Now on to some of the many recent opportunities and achievements the project has accomplished lately. On April 8th, Mountain Equipment Co-op (more commonly known as MEC) of Canada awarded us with a $1000 grant toward the project. MEC is a tremendous organization in its ability and willingness to give back to its community, and we are honored to have them on board with the Kamchatka Project.

We also had our National Geographic Inquiry Grant application approved. This is essentially the gate keeping process of National Geographic’s grant process, and getting this approval is a major accomplishment in itself. We are currently working on the more extensive application to pursue an Expedition Grant with this incredibly prestigious organization.

We also added another member to the team – Jeff Hazboun. Jeff is working on his PhD in physics, is an accomplished expedition kayaker, and is now working hard as the team’s primary science coordinator. His experience as a field biologist will provide proficiency in fisheries and wildlife management research techniques and facilitate our communication with scientists researching the salmon of Kamchatka.

While the economic state of our nation and the world has been quite tenuous lately, the support of our friends and supporters has kept our spirits high. We continue to receive kind donations from friends and friends of friends, and we truly appreciate these contributions as our primary source of funding, which will ultimately make this project a reality.

Thank you for your help, your interest, and your involvement.

The Kamchatka Project
Andy, Bryan, Ethan, Jay, Jeff, Robert, and Shane

Tuesday, February 10, 2009

Kamchatka Project T-Shirts Are Here!

We are pleased to announce the release of the official Kamchatka Project T-shirts. The shirts were designed by team member Ethan Smith and printed by Jay Gifford and Andy Round. In keeping with our values, the shirts are made from 100% Organic Cotton and no pesticides were used in producing these shirts. As you have all contributed to the success of our project we wanted to extend a t-shirt to each of you to show our gratitude for supporting the Kamchatka Project. We hope that you will wear these shirts proudly and help us spread the word about our project.

Donors who contribute $35 or more may opt to receive an Official Organic Cotton Kamchatka Project T-Shirt. Please let us know your size, color preference and shipping address and we will put a shirt in the mail for you. Due to size availability, some shirts may have a 2-3 week delay on shipping.

You can contact us at: explore@kamchatkaproject.org

Thank you for your continued support,

The Kamchatka Project

Kamchatka Project from Jay Gifford on Vimeo.

Saturday, January 24, 2009

Win a pair of Rudy Project Optics!

In the Siberian city of Tomsk, children play a game called telephone, whispering a sentence around a circle until someone fails to repeat the original wording accurately. The penalty for getting the sentence wrong, is "you must go live in Kamchatka."

If you were that child, along with your Rudy Project sunglasses, what is the one item that you would bring with you to Kamchatka?

To some, Kamchatka is remote and dangerous and to others it is a place that is wild, beautiful, and worth exploring. Either way, you ONLY get to bring one item with you. What's it gonna be?.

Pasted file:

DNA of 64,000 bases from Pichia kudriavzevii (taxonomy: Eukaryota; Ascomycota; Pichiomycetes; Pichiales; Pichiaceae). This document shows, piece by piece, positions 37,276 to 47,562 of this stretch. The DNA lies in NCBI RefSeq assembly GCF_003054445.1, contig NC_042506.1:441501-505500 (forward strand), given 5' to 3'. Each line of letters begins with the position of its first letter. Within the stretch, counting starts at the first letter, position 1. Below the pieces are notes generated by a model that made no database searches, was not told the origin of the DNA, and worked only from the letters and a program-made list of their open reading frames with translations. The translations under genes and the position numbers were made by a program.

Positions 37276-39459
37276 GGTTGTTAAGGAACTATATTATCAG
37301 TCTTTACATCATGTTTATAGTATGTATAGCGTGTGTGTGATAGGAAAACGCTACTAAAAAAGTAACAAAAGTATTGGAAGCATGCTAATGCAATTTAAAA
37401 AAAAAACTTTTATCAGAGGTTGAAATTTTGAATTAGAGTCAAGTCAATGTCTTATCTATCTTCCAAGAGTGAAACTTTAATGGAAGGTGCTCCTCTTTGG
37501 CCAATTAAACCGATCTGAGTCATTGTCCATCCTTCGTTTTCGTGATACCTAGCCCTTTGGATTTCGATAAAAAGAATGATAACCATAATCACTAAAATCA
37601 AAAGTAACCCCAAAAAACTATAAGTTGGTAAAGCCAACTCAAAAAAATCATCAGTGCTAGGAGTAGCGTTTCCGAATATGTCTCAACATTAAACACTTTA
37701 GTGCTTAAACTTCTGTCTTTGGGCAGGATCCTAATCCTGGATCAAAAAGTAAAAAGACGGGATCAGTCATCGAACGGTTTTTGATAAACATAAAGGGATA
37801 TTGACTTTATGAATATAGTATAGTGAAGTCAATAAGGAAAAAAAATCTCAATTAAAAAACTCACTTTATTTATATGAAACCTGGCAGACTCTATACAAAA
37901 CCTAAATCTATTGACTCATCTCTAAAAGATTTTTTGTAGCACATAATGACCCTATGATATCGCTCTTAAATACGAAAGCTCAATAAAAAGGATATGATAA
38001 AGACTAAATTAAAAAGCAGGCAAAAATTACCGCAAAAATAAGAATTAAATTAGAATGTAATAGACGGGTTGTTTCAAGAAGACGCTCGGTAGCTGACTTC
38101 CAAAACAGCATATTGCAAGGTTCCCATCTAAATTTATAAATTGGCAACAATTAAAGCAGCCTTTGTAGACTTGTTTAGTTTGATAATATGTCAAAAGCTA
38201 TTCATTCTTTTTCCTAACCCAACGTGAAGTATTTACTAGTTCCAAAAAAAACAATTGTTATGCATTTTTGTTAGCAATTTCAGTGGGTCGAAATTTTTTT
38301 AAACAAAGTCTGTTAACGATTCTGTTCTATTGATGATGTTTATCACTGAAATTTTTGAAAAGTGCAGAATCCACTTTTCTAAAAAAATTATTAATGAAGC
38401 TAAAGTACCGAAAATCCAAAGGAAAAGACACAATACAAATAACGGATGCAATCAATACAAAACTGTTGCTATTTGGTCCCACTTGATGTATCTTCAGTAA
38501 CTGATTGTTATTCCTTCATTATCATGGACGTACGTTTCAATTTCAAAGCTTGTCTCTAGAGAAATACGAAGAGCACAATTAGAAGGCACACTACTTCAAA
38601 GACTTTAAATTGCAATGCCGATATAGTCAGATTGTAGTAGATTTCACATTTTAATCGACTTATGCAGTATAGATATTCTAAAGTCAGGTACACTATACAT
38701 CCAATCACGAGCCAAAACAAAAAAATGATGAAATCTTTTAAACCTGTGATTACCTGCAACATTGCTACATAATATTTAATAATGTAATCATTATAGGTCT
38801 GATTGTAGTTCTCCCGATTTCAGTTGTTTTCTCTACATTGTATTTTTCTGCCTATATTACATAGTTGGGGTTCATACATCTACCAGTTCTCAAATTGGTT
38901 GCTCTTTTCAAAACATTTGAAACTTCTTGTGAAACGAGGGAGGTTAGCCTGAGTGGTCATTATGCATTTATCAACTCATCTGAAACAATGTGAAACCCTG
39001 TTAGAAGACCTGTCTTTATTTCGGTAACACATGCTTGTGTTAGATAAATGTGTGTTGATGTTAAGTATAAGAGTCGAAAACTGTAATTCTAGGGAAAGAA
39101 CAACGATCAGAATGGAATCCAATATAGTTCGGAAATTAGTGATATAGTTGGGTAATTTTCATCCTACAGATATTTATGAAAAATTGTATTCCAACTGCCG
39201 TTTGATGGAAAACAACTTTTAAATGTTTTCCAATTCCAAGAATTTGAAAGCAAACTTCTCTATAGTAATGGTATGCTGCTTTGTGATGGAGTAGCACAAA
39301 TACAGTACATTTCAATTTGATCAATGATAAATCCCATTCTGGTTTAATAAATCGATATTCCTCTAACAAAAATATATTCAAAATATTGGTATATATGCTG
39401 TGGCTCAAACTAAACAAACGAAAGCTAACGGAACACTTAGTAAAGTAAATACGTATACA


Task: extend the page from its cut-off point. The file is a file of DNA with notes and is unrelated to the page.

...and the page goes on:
Contest rules:

-1. Go to Rudy Project and pick out the sunglasses that you want to win!

-2. Check out our Facebook page and leave a message on our wall telling us the sunglasses you want to win and your answer to this week's question, "What is the one item that you would bring with you to Kamchatka?" by 9 pm PST on Sunday (1.25.09).

-3. Monday morning we will randomly draw three winners from the submissions! Grand Prize: Your choice of Rudy Project optics. 2nd & 3rd Prize: Rudy Project pro-forms and Kamchatka Project t-shirts. Winners will be announced on Monday the 26th by 9 am PST.

Sunday, January 18, 2009

100% Organic Cotton T-Shirts

We are excited to announce the release of the official Kamchatka Project T-shirts. There will be two color options which are yellow haze and river blue with a black logo on the front and back.

We would like to thank everyone who has contributed to the creation of these shirts, specifically Ethan Smith for the shirt design and Cassandra and Drew for their timely printing.

Wednesday, January 14, 2009

National Geographic examines Kamchatka

By David Quammen
Photograph by Michael Melford

Some places on this planet are so wondrous, and so frangible, that maybe we just shouldn't go there.

Maybe we should leave them alone and appreciate them from afar. Send a delegated observer who will absorb much, walk lightly, and report back as Neil Armstrong did from the moon—and let the rest of us stay home. That paradox applies to Kronotsky Zapovednik, a remote nature reserve on the east side of Russia's Kamchatka Peninsula, along the Pacific coast a thousand miles north of Japan. It's a splendorous landscape, dynamic and rich, tumultuous and delicate, encompassing 2.8 million acres of volcanic mountains and forest and tundra and river bottoms as well as more than 700 brown bears, thickets of Siberian dwarf pine (with edible nuts for the bears) and relict "graceful" fir (Abies sacha­linensis) left in the wake of Pleistocene glaciers, a major rookery of Steller sea lions on the coast, a population of kokanee salmon in Kronotskoye Lake, along with sea-run salmon and steelhead in the rivers, eagles and gyrfalcons and wolverines and many other species—terrain altogether too good to be a mere destination. With so much to offer, so much at stake, so much that can be quickly damaged but (because of the high latitudes, the slow growth of plants, the intri­cacies of its geothermal underpinnings, the specialness of its ecosystems, the delicacy of its topographic repose) not quickly repaired, does Kronotsky need people, even as visitors? I raise this question, acutely aware that it may sound hypocritical, or anyway inconsistent, given that I've recently left my own boot prints in Kronotsky's yielding crust.

To learn more go to: National Geographic